1 Guidelines for a just transition towards environmentally sustainable economies and societies for all Guidelines for a just transition towards environmentally sustainable economies and societies for all Copyright International Labour Organization 2015. First published (2015). Publications of the International Labour Office enjoy copyright under Protocol 2 of the Universal Copyright Convention. Nevertheless, short excerpts from them may be reproduced without authorization, on condition that the source is indicated. For rights of reproduction or translation, application should be made to ILO Publications (Rights and Licensing), International Labour Office, CH-1211 Geneva 22, Switzerland, or by email: The International Labour Office welcomes such applications. Libraries, institutions and other users registered with a reproduction rights organization may make copies in accordance with the licences issued to them for this purpose.
2 Visit to find the reproduction rights organization in your country. ISBN 978-92-2-130627-6 (print) 978-92-2-130628-3 (web pdf). Also available in (French): (Principes directeurs pour une transition juste vers des conomies et des soci t s cologiquement durables pour tous) (ISBN 978-92-2-230627-5), Geneva, (2015); and in (Spanish): (Directrices de pol tica para una transici n justa hacia econom as y sociedades ambientalmente sostenibles para todos) (ISBN 978- 92-2-330627-4), Geneva, (2015). ILO Cataloguing in Publication Data The designations employed in ILO publications, which are in conformity with United Nations practice, and the presentation of material therein do not imply the expression of any opinion whatsoever on the part of the International Labour Office concerning the legal status of any country, area or territory or of its authorities, or concerning the delimitation of its frontiers.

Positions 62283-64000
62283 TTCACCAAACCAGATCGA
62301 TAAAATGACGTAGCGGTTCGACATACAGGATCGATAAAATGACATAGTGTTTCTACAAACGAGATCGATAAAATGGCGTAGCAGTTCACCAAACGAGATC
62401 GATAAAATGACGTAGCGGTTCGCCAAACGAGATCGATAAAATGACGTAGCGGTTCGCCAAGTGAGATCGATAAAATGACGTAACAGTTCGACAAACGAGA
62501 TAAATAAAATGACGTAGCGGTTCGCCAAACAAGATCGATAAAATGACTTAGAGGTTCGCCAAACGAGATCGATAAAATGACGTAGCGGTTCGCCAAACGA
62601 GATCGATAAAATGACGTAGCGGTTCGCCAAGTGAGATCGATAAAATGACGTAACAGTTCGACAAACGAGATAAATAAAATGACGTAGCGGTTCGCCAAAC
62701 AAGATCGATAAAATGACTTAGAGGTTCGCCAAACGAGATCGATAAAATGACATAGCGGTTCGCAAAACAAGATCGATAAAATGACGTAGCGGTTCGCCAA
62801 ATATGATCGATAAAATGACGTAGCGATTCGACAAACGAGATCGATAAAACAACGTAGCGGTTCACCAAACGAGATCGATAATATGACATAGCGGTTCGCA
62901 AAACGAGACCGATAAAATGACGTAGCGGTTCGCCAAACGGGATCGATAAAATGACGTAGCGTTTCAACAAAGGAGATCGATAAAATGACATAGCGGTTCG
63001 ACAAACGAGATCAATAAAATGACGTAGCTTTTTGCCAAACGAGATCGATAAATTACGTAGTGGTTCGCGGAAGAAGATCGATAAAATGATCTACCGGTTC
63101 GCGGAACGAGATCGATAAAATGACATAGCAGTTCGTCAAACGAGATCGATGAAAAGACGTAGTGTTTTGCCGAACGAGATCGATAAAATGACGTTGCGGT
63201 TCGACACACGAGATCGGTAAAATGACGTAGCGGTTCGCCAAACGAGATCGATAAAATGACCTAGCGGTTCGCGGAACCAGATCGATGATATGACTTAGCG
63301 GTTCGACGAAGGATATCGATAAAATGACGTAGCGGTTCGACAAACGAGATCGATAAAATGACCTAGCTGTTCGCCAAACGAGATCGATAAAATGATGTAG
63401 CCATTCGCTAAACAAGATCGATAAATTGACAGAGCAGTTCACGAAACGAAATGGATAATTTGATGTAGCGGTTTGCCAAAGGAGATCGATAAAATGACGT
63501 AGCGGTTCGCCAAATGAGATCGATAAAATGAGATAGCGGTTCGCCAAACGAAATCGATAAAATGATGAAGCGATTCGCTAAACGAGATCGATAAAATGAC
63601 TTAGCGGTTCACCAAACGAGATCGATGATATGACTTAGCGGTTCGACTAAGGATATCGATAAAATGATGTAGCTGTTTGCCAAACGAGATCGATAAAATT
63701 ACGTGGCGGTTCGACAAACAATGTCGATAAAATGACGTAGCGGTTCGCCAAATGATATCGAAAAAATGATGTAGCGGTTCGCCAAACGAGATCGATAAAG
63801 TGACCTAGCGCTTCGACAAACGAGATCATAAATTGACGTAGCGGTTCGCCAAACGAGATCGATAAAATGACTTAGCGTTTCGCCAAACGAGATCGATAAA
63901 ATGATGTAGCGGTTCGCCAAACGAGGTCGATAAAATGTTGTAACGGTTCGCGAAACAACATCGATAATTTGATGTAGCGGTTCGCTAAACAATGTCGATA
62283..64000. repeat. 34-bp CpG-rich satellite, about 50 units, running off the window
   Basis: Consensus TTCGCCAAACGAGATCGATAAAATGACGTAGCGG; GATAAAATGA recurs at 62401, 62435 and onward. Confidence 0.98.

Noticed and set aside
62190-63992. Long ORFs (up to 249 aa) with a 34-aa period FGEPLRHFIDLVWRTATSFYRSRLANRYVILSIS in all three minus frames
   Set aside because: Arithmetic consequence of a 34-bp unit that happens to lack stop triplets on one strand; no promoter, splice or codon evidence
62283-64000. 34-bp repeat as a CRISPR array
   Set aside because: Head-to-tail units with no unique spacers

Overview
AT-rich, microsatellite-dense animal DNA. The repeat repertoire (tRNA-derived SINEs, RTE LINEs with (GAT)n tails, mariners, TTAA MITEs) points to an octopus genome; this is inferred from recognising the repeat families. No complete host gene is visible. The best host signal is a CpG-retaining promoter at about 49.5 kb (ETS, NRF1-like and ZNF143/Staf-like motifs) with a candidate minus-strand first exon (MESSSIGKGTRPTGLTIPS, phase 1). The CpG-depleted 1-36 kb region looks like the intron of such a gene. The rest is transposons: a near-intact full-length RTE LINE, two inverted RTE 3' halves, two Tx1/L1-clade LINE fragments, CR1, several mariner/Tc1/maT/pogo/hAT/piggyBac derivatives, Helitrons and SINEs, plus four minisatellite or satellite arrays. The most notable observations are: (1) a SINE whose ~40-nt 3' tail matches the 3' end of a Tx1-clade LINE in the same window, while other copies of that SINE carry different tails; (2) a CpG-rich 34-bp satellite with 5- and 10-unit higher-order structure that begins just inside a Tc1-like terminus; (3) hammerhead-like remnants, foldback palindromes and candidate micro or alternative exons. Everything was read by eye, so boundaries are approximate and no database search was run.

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4 I. Background and scope At its 102nd Session (2013), the International Labour Conference adopted a resolution and a set of conclusions, hereafter referred to as the conclusions, concerning sustainable development, decent work and green jobs putting forward a policy framework for a just transition . At its 321st Session (June 2014), the Governing Body of the ILO endorsed the proposal to hold a tripartite meeting of experts in 2015 as a follow-up to the Conference conclusions. Following the decision of the Governing Body, the Office convened the Tripartite Meeting of Experts1 from 5 9 October 2015 to: review, amend and adopt draft Guidelines based on a compilation and thorough review by the Office of experiences from country policies and sectoral strategies towards environmental sustainability, the greening of enterprises, social inclusion and the promotion of green jobs.